Related topics: patients

A bionics competition for people with disabilities

Millions of people worldwide rely on orthotics, prosthetics, wheelchairs and other assistive devices to improve their quality of life. In the United States alone, there are more than 1.6 million people with limb amputations. ...

Wound healing: 'See-saw' switch sends cells on the march

Many genes are transcribed into messenger RNA (mRNA) molecules that provide instructions for protein synthesis. Other genes encode regulatory RNAs known as 'microRNAs', which can block protein translation by binding to specific ...

Research to link mobile phones and health

A Murdoch University PhD candidate envisions a future in which everyone wears a low-energy sensor to monitor their health – and he's doing the computing work to make it a reality.

page 1 from 2

Amputation

Amputation is the removal of a body extremity by trauma, prolonged constriction, or surgery. As a surgical measure, it is used to control pain or a disease process in the affected limb, such as malignancy or gangrene. In some cases, it is carried out on individuals as a preventative surgery for such problems. A special case is the congenital amputation, a congenital disorder, where fetal limbs have been cut off by constrictive bands. In some countries, amputation of the hands or feet is or was used as a form of punishment for people who committed crimes. Amputation has also been used as a tactic in war and acts of terrorism; it may also occur as a war injury. In some cultures and religions, minor amputations or mutilations are considered a ritual accomplishment. Unlike some non-mammalian animals (such as lizards that shed their tails, salamanders that can regrow many missing body parts, and hydras, flatworms, and starfish that can regrow entire bodies from small fragments), once removed, human extremities do not grow back, unlike portions of some organs, such as the liver. A transplant or a prosthesis are the only options for recovering the loss.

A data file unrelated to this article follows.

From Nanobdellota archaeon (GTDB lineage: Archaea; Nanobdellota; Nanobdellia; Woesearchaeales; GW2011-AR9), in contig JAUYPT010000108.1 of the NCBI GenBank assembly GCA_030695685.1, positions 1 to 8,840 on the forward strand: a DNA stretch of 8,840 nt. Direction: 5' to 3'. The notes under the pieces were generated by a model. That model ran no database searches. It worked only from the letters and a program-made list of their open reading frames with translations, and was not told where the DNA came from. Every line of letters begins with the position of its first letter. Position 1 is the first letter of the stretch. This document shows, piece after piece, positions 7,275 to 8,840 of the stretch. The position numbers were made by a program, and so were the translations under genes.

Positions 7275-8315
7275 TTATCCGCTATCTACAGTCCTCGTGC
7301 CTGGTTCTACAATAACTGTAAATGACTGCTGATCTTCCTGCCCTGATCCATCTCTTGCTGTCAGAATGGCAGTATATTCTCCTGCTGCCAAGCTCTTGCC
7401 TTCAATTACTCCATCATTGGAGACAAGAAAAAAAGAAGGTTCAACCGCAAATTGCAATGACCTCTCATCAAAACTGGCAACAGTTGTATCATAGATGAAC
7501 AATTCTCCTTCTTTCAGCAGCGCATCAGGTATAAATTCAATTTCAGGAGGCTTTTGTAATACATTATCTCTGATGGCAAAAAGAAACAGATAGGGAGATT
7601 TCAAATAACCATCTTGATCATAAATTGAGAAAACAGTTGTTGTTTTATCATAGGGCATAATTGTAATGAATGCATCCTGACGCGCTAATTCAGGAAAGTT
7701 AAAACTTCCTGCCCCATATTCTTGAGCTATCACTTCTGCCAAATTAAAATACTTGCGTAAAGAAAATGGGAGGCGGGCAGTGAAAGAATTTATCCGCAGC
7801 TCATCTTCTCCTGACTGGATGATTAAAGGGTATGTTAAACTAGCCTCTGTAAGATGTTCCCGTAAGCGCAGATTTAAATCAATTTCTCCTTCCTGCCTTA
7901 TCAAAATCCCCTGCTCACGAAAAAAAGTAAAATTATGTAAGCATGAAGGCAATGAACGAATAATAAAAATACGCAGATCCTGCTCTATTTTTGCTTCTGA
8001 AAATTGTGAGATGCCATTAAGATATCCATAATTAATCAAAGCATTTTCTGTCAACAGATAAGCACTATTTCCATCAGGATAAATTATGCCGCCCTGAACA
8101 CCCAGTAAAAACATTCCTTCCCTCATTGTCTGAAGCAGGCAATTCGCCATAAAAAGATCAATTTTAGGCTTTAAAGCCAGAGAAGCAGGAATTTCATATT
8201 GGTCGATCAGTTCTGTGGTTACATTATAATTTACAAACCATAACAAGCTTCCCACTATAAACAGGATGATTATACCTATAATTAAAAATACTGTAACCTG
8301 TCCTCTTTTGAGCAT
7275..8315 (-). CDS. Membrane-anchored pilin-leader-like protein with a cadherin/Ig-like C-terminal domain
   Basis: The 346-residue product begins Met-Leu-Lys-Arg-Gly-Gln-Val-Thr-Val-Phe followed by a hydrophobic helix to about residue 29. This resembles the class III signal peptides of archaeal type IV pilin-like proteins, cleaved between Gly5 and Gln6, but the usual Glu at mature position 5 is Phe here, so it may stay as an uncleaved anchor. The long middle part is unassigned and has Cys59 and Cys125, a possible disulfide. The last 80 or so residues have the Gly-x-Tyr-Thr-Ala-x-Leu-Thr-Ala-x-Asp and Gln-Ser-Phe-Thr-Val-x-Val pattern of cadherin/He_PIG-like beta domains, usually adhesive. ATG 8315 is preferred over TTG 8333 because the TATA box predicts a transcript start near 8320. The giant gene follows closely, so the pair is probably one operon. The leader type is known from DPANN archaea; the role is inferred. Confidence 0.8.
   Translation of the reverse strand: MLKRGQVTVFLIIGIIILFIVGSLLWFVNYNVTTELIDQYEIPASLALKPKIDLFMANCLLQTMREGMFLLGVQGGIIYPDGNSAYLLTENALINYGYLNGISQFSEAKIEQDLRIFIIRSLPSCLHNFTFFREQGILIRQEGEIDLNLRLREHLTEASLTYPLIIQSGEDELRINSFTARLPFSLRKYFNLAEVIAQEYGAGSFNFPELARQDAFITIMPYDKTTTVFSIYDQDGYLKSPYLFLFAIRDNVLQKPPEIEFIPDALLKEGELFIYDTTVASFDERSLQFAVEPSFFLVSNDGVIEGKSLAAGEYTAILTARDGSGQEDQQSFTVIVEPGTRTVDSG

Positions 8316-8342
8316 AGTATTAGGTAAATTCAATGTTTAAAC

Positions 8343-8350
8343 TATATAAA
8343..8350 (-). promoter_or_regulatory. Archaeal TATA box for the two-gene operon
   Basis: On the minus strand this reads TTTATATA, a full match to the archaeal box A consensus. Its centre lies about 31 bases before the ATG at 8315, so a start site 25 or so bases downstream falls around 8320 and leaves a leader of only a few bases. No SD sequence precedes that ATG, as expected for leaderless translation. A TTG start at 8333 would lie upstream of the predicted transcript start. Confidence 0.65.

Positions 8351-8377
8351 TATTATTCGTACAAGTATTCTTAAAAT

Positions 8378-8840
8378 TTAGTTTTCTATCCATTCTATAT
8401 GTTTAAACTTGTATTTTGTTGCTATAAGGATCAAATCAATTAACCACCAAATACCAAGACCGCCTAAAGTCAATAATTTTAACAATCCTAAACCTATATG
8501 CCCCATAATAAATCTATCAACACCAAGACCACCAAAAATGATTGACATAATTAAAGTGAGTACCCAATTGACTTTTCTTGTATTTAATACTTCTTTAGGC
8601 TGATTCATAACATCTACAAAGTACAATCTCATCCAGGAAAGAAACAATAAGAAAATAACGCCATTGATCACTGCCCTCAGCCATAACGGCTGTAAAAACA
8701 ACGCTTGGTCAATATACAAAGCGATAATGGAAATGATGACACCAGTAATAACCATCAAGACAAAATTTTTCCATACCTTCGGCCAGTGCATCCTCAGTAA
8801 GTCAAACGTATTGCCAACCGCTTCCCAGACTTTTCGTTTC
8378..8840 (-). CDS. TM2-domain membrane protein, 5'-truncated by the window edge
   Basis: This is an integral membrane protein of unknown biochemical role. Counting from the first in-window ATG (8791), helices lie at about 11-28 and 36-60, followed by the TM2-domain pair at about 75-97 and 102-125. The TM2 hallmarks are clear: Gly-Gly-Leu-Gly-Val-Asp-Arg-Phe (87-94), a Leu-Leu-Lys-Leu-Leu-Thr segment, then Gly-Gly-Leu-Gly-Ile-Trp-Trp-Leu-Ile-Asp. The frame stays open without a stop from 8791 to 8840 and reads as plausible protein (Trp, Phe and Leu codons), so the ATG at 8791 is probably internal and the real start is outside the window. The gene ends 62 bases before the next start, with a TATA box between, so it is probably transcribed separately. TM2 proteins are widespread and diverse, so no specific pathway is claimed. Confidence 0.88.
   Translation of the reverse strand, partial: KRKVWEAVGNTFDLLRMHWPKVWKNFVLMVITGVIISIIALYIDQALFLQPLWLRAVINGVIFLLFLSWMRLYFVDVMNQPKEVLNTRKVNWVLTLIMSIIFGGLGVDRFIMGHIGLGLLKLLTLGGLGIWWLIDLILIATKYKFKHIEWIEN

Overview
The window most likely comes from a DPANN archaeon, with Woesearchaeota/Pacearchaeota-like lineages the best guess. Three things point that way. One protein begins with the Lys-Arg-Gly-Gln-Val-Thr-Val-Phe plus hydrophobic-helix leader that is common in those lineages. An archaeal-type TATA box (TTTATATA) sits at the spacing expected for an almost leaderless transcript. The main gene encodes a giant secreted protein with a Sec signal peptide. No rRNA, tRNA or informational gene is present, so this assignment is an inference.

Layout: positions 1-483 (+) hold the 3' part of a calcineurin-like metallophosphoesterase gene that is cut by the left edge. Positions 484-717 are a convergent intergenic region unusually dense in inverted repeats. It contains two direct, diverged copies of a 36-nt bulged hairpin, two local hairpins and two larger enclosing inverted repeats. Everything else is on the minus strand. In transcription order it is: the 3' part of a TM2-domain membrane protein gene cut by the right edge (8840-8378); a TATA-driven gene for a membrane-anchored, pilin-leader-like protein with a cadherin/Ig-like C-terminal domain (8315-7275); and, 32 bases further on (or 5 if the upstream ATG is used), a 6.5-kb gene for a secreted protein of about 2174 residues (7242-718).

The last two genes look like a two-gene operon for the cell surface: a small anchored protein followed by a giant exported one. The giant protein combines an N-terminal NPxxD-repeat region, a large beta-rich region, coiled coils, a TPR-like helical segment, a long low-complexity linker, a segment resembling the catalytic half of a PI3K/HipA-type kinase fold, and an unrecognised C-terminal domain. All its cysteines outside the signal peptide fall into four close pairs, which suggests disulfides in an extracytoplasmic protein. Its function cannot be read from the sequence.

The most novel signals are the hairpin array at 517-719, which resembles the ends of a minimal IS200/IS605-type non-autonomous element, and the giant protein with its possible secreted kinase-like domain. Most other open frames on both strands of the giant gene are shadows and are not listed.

In the US, the majority of new amputations occur due to complications of the vascular system (of or pertaining to the blood vessels), especially from diabetes. Between 1988 and 1996, there was an average of 133,735 hospital discharges for amputation per year in the US. .

This text uses material from Wikipedia, licensed under CC BY-SA